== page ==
New Delhi, Delhi, India
Nov 09, 2016, 07.42 PM
A day after junking notes of Rs 500 and Rs 1,000 denomination overnight, the Indian government warned on Wednesday that cash deposits above Rs 2.5 lakh (roughly $3,750) under the 50-day window could be deemed as a case of tax evasion.
The government said cash deposits above the aforementioned amount would attract tax plus a hefty 200 per cent penalty in case of income mismatch.
"We would be getting reports of all cash deposited during the period of November 10 to December 30, 2016, above a threshold of Rs 2.5 lakh in every account," Revenue Secretary Hashmukh Adhia said Wednesday night.
"The (tax) department would do matching of this with income returns filed by the depositors. And suitable action may follow. This would be treated as a case of tax evasion and the tax amount plus a penalty of 200 per cent of the tax payable (under India's Income Tax laws)," he said.
The government has allowed citizens to deposit the old notes of Rs 500 and Rs 1,000 denominations in the bank between November 10 and December 30.
The overnight scrapping of notes came about to crack down on black money, corruption and counterfeit notes.
However, Adhia said small businessmen, housewives, artisans and workers would be exempted from any "harassment" by the Income Tax department.
"Such group of people... need not worry about such small amount of deposits up to Rs 1.5 or 2 lakh since it would be below the taxable income. There will be no harassment by the Income Tax Department for such small deposits made," he said.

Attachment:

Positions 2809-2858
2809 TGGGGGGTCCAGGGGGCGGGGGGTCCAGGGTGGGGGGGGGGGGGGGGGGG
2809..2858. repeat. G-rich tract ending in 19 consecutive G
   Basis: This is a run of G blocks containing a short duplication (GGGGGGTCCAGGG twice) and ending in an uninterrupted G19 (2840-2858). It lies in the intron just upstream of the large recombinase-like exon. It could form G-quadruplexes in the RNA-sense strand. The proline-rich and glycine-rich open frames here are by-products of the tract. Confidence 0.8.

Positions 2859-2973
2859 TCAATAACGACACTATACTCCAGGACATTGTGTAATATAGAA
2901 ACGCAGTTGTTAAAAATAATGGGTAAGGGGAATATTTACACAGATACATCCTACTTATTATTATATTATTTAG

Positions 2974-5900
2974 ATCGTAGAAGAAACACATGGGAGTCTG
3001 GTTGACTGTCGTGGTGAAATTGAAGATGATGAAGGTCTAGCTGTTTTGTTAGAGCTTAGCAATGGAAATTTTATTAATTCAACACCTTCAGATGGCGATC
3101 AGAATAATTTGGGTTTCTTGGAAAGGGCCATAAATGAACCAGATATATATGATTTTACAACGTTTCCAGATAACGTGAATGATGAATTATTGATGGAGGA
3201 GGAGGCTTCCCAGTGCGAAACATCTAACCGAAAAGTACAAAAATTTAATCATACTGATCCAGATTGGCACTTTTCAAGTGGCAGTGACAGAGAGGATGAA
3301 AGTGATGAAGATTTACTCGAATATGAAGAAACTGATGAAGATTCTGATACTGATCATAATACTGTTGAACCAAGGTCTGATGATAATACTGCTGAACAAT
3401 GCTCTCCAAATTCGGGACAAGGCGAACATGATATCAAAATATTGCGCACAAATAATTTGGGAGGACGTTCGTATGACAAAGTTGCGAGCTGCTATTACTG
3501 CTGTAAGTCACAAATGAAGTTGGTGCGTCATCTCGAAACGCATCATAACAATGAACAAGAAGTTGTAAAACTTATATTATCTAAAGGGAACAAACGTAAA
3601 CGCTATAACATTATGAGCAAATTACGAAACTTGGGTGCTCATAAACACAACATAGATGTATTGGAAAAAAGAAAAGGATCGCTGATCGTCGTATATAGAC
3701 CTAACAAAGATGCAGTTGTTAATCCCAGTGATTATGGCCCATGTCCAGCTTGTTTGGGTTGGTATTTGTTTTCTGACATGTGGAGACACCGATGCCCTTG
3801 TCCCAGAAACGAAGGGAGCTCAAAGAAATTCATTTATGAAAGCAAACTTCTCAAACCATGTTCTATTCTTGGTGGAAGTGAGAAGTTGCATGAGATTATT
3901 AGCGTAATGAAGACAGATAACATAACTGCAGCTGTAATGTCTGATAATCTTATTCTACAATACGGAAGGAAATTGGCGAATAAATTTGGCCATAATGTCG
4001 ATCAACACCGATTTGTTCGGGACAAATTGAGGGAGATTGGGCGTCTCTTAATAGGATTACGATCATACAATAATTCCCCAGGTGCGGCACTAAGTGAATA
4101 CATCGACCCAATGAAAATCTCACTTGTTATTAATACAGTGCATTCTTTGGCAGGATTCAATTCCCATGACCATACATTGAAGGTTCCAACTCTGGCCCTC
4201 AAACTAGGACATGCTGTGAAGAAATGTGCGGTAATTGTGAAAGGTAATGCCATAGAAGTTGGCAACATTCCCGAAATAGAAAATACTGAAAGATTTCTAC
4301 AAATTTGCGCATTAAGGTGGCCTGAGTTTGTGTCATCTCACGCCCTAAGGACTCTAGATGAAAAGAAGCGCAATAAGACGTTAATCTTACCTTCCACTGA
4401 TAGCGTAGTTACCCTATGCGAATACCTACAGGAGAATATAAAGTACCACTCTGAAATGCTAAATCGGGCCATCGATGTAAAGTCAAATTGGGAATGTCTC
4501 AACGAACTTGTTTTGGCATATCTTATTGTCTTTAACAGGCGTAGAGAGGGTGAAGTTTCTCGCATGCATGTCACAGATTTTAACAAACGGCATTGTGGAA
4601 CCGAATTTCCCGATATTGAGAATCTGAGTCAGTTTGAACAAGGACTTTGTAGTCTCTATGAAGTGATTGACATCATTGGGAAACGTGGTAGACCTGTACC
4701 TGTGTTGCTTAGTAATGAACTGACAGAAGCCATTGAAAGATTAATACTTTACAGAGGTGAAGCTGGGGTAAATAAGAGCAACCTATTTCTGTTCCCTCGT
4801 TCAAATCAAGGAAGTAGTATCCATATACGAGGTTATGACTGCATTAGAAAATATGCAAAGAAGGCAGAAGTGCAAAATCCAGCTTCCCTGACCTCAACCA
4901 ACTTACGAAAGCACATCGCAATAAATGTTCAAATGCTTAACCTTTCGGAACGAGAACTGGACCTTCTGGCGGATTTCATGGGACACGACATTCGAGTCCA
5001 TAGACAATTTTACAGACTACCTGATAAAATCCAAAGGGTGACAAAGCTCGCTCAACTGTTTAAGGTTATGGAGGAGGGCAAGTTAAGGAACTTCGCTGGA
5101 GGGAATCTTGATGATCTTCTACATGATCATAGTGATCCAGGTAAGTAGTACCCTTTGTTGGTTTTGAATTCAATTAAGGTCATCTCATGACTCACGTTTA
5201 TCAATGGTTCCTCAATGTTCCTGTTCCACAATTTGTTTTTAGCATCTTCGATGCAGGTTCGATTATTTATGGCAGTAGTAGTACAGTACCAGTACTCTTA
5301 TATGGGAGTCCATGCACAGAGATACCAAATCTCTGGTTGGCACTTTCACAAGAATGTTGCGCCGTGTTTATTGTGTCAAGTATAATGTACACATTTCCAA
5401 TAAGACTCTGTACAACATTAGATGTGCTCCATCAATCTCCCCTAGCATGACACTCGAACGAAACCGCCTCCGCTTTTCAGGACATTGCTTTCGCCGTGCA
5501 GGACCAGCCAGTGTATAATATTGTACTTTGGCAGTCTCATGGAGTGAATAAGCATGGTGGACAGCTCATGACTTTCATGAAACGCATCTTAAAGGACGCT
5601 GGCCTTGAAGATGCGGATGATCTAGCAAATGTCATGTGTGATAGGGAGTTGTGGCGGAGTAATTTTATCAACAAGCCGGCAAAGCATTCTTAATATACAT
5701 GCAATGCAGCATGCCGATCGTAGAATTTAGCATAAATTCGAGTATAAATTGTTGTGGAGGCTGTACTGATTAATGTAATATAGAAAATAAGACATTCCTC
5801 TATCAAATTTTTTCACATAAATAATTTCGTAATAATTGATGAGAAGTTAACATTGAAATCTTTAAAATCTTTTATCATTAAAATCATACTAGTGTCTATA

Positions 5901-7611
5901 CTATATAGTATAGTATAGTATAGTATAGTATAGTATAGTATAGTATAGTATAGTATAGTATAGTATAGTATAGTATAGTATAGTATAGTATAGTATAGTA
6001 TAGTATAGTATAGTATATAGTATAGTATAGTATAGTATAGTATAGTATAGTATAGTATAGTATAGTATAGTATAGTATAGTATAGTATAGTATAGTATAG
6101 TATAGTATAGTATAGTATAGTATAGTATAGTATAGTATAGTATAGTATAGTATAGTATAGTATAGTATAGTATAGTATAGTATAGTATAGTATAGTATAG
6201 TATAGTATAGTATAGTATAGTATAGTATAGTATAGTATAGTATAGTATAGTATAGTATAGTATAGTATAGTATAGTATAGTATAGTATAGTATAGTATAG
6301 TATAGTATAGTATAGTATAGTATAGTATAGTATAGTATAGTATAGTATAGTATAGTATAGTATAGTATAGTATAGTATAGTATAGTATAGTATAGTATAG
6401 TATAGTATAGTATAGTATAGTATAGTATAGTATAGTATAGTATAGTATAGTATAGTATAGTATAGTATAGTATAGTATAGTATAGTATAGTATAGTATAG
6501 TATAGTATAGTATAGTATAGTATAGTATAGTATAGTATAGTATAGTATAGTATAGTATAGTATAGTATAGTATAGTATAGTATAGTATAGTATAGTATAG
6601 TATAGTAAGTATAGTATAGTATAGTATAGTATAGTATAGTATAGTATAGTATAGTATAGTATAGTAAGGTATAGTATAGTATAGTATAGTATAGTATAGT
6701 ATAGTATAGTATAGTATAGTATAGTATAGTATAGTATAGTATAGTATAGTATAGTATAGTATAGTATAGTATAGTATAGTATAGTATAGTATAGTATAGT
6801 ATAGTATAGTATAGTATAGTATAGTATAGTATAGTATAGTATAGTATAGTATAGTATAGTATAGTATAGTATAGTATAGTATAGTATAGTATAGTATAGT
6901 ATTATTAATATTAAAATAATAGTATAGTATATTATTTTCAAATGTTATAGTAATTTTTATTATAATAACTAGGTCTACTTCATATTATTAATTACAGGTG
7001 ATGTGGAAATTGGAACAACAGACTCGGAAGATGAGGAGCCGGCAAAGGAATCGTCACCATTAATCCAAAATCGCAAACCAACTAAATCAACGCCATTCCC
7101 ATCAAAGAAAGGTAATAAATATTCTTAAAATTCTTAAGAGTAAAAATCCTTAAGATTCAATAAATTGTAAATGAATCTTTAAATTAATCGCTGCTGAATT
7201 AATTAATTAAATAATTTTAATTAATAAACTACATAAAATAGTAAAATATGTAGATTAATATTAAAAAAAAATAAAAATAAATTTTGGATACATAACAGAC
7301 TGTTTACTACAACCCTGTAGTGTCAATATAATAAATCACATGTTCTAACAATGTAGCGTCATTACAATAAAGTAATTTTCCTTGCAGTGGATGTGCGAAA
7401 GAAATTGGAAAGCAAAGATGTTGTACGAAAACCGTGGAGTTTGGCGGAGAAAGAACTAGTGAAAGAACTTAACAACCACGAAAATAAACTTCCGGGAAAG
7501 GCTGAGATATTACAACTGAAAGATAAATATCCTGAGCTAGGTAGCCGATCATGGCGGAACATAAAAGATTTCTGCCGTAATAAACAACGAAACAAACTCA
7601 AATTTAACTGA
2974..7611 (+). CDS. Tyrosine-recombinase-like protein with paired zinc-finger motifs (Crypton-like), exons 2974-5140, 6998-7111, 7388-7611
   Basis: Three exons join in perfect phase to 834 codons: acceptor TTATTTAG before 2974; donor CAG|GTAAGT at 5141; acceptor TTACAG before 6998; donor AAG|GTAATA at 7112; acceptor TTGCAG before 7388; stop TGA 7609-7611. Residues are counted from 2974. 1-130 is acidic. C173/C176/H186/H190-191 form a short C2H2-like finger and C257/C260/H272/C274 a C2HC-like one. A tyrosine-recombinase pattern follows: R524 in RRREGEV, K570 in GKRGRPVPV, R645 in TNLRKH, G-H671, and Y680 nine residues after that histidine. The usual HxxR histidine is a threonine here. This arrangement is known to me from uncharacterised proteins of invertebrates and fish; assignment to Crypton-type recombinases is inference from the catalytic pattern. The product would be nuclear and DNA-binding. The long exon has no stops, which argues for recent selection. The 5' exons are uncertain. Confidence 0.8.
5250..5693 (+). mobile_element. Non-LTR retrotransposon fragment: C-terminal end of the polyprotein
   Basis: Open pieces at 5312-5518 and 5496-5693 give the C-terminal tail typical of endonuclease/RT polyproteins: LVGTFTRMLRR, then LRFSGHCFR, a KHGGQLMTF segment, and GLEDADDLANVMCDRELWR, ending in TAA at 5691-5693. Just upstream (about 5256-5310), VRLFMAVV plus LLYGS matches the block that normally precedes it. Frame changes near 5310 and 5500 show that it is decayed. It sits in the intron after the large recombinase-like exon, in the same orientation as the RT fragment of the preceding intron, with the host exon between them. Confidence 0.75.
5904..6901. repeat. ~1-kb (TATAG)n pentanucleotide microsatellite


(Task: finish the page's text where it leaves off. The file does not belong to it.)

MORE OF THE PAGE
On people resorting to buying of jewellery to avoid getting caught by the taxman, he said those buying jewellery has to provide their PAN number.
Permananet Account Number (PAN) is a code for Indian nationals who pay Income Tax.
The PAN number would help tax authorities scrutinise every purchase of gold in the country.
"We are issuing instructions to the field authorities to check with all the jewellers to ensure this requirement is not compromised. Action will be taken against those jewellers who fail to take PAN numbers from such buyers. When the cash deposits of the jewellers would be scrutinised against the sales made, whether they have taken the PAN number of the buyer or not will also be checked," he added.